Additionally, both stated that landfill gasses will be collected at both the existing and the new landfill and energy recovery is foreseen from the collected landfill gas.

The Yerevan Municipality answered in an already familiar manner that the components of waste sorting and recycling are in a discussion phase.

It is the letter to the government, answered by the Ministry of Territorial Administration and Development that makes it clear that waste sorting and recycling is not discussed. Instead they state that they are considering the option of building waste incineration facility (based on biochemical process) which will generate energy from waste. To clarify this aspect, energy from waste is retrieved either by burning waste or by collecting the gasses generated from rotting waste.

The ESIA of the project stated that building facility for burning waste would be too expensive, that’s why this option was not included. Another option of converting energy from waste is by collecting the gasses from rotting waste to produce energy. This is the option which is considered judging from the responses of the local authorities. But in such circumstances it is unclear what type of waste sorting and recycling component the sponsors and the local authorities are negotiating, if the waste is going to eventually rot and serve as an energy generator.

This type of waste management not only doesn’t contribute to solving the main problem which is creating less waste thanks to recycling, but it also misuses a lot of resources. Armenia produces glass, plastic, paper and therefore these could be made of already existing recycled materials. Besides, waste recycling saves energy, for example recycling paper saves trees and demands 60% less energy than creating new from raw material, recycling plastic takes 88% less energy and recycling glass takes 70% less energy than creating from raw materials.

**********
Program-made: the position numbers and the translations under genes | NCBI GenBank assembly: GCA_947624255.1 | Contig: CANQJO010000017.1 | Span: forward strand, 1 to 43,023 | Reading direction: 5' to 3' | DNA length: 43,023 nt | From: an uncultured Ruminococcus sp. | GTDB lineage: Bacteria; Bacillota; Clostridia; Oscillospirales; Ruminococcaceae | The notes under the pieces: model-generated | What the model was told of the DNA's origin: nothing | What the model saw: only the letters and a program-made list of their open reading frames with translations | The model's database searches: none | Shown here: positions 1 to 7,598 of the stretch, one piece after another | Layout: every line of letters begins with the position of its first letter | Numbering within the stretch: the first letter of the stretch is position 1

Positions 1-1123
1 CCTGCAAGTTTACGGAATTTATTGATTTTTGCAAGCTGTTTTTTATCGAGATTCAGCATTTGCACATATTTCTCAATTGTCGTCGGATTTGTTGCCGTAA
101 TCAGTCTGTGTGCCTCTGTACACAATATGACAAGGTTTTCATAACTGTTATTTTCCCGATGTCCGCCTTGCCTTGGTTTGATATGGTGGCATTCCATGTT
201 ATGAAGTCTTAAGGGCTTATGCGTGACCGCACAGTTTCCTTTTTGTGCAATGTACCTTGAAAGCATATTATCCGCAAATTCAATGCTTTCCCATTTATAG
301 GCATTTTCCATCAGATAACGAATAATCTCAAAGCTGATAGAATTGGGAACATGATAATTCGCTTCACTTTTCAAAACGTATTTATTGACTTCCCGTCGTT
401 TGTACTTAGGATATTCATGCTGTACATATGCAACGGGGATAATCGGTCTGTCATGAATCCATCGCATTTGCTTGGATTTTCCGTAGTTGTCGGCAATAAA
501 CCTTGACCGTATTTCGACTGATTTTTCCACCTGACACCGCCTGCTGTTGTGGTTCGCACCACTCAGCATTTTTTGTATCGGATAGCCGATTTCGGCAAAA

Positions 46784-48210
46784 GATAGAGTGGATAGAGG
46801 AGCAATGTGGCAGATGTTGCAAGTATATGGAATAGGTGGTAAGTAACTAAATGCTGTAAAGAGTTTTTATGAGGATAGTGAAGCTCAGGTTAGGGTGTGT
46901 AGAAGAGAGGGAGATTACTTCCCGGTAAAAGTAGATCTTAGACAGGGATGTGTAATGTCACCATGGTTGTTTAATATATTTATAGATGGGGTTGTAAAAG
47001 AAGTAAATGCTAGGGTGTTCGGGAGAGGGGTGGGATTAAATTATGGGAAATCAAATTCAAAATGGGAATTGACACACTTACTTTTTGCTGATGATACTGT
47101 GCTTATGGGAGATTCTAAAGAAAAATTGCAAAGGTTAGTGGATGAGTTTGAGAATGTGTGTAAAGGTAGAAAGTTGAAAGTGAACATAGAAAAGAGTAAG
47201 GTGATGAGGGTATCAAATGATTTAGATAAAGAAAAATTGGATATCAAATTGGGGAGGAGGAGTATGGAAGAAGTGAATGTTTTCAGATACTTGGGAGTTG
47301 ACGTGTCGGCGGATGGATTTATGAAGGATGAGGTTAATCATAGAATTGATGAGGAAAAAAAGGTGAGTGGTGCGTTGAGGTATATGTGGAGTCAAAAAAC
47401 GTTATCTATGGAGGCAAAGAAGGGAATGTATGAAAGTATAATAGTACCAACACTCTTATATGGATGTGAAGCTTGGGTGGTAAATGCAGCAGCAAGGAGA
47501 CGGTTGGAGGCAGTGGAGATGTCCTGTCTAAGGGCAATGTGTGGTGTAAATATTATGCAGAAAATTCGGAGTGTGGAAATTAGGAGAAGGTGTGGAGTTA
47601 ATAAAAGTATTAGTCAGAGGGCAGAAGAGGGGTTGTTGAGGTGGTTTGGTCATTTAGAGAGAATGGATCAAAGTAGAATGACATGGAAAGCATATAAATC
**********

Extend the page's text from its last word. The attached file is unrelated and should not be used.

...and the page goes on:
Before stating that building sorting and recycling facilities costs a lot, one must check the waste management projects in Moldova, Georgia, Belarus where similar projects have been planned. For example Chisinau Solid Waste project in Moldova costs about 26 million EUR – 10.5million of which is an EBRD loan. This project has similar activities planned as in case of Yerevan Solid Waste project, with the additional component of introducing a waste sorting line that will increase waste recycling activities. Adjara Solid Waste project that was to serve Georgian towns Kobuleti and Batumi, cost around 8 million EUR, of which 3 million loan from EBRD, and it too had the recycling component. Puhovichi Solid Waste project in Belarus cost 7 million EUR of which 5 million is EBRD loan. This project too will invest in constructing a new waste sorting facility which in its turn will rehabilitate waste recycling services.

In Armenia there are already many small recycling companies recycling plastic, paper, rubber, metal, etc and therefore introducing only waste sorting component into this project and then sending the sorted materials to these companies for recycling could be an option (list of these companies as of 2014, p 20-22) thus reducing the need for expenses to construct a new recycling facility.

While collecting gasses from waste for producing energy will save the environment from getting a huge doze of methane gas, yet this won’t solve the main problem of creating a waste conscious society that will eventually work towards creating less waste. The amount of waste will not be reduced as a result of burying the waste and collecting its gasses. Only recycling and reusing will decrease waste. What will the local authorities do in 30 years, when the new landfill will have to be closed down? Will they create another landfill with new loan burden for the country (Armenia’s loan burden is already 6 billion USD, which is 55% of GDP). Whereas waste sorting and recycling and waste conscious society could reduce the amount of waste, save energy and the need for raw materials. This is a sustainable step that has to be in the agenda of the Armenian authorities and the European sponsors. It is dictated by the environment and the public and it has to be taken into account.